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Aetiology and epidemiology of scouring in sheep at abattoirs
A survey of parasites in sheep sent for slaughter at the Fletcher International abattoir at Narrikup, on the south coast of Western Australia was conducted from September 2002 to January 2003. Faecal samples were taken each day from 6 lines of sheep selected at random, except that preference for sampling was given to lines showing evidence of scouring (diarrhoea). A total of approximately 4400 sheep from 367 lines from locations throughout WA were sampled (244 adult sheep, 10 hogget and 133 lamb), with scouring in 10% of lines.
A mail questionnaire of production factors sent to the sheep vendors attracted a high response rate. The study results are considered generally applicable to the WA sheep meat industry. The results indicate that sheep worms are an unrecognised burden on prime lamb production in WA, and that most producers had not taken effective worm control measures in lambs. Mean worm egg counts in lambs exceeded 1500 eggs per gram (epg), and in over 40% of lines, counts were above levels usually considered warranting drenching. Even allowing for a faecal concentration effect, these results suggest substantial losses in productivity. In adult sheep, counts were lower (mean 486 epg), but in 13%, counts were greater than 1000 epg.
The factors associated with scouring were more difficult to elucidate, largely because the number of cases was relatively low. However, although not statistically significant, high worm burdens remain the most likely cause in lambs. In adult sheep, scouring is also considered due to worms through the larval hypersensitivity syndrome. The association of Giardia and Cryptosporidium with scouring in adult sheep may be of relevance.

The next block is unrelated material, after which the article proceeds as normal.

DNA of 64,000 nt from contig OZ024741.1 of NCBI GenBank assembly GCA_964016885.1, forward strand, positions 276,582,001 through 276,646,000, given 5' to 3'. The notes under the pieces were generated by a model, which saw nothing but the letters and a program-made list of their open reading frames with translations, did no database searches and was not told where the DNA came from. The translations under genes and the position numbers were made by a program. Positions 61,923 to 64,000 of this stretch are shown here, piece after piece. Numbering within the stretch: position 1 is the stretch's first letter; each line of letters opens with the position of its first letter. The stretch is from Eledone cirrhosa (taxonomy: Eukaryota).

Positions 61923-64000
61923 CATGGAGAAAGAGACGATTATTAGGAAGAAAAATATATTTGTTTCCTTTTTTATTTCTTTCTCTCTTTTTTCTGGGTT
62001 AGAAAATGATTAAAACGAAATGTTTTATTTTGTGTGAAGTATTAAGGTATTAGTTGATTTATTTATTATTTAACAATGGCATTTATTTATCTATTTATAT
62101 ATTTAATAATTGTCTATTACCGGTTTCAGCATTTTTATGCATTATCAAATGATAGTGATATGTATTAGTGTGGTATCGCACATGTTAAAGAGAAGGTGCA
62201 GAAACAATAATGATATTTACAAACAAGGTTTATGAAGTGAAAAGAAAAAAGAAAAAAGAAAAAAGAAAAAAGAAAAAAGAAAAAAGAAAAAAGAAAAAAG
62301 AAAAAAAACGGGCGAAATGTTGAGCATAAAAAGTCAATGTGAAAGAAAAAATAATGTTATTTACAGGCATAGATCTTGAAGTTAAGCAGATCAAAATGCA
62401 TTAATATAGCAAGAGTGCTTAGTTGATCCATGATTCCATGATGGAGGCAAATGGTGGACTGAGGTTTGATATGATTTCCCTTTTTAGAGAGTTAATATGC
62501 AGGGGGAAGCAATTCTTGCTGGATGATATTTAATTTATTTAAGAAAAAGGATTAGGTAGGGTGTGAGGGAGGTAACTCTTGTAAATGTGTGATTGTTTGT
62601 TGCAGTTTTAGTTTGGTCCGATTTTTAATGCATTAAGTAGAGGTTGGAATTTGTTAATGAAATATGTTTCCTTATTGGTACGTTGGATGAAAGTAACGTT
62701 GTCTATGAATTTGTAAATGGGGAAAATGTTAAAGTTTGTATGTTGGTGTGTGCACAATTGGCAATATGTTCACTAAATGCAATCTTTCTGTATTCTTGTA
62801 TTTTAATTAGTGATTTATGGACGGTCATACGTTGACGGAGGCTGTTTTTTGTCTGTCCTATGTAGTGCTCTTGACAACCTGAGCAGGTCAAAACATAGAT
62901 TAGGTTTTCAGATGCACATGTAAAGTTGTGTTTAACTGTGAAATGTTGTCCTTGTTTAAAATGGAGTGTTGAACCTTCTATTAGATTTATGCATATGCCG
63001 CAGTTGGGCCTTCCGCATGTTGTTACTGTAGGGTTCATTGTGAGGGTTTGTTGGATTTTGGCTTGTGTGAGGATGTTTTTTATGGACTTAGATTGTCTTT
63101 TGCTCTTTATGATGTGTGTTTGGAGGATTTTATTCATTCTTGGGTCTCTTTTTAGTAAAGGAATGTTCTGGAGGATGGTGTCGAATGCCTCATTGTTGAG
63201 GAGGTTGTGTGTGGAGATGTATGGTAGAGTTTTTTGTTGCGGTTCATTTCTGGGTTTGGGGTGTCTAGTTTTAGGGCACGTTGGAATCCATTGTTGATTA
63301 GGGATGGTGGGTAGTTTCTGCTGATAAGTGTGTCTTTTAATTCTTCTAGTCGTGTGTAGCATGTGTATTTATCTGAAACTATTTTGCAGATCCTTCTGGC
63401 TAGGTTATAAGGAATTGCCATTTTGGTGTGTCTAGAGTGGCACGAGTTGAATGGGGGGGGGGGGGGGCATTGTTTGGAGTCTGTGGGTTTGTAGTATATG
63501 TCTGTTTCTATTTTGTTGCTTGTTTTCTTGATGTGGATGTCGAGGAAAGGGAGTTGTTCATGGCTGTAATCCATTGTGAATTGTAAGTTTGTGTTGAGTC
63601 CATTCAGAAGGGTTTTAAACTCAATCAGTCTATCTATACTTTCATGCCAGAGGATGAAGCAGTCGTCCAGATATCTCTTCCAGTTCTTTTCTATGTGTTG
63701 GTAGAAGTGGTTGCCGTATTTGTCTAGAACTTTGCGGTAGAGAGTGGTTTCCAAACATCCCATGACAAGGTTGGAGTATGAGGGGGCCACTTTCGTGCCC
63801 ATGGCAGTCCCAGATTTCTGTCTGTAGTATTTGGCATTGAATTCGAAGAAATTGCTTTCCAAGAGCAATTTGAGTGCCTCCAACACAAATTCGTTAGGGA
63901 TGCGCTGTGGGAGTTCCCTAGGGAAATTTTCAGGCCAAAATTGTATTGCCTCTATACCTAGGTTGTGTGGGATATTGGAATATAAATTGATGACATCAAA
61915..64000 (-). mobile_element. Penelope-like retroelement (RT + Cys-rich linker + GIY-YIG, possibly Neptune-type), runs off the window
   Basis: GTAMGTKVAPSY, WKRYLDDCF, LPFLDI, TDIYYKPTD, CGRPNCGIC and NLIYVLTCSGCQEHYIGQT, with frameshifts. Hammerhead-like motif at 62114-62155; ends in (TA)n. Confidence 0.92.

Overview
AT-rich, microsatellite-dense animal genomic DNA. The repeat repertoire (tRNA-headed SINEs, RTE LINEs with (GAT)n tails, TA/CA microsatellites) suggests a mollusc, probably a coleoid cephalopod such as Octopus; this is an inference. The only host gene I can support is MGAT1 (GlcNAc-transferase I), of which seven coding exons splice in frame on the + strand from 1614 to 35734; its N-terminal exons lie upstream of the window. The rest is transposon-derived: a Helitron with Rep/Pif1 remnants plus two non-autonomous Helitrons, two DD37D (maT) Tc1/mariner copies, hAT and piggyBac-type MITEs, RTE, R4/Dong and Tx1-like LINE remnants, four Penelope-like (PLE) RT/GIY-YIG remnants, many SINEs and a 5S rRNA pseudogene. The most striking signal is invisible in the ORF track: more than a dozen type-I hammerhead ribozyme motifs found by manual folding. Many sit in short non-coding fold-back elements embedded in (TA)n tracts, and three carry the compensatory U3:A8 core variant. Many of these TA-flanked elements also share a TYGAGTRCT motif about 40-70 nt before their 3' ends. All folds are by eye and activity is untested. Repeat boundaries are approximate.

The worm burdens in slaughter sheep was surprising given the level of control typically used in wool enterprises, especially during the spring and summer period. Effective worm control in prime lambs should not prove difficult and would include worm egg count monitoring, pasture management and drench treatments. The mail survey indicated significantly lower worm burdens in lambs drenched in the 2 months prior to consignment. Pasture movements also aided worm control.
The survey also produced new information regarding protozoal infections in sheep at slaughter, and illustrated the value of molecular techniques in maximising sensitivity. Using PCR detection, Giardia infections in lambs were found in 45% of lines, and Cryptosporidium in 26%. Infection rates in adult lines were only one-third those of lambs, but were associated with scouring, whereas there was no such relationship in lambs. A number of Giardia genotypes were detected, including a livestock genotype and the potentially zoonotic group A (although no implications for Australian abattoir products are evident).
The most common Cryptosporidium genotypes identified were the cervid type and the novel bovine B genotype, although little is known of their prevalence or zoonotic potential. The identification of C.andersoni is the first report of this species in Australia and the first report in sheep. These findings indicate the need to communicate to sheep meat producers the importance of effective nematode control practices. Should these results also prove to apply to the industry outside WA, an extension campaign would provide a significant national productivity benefit.
This page was last updated on 05/11/2014
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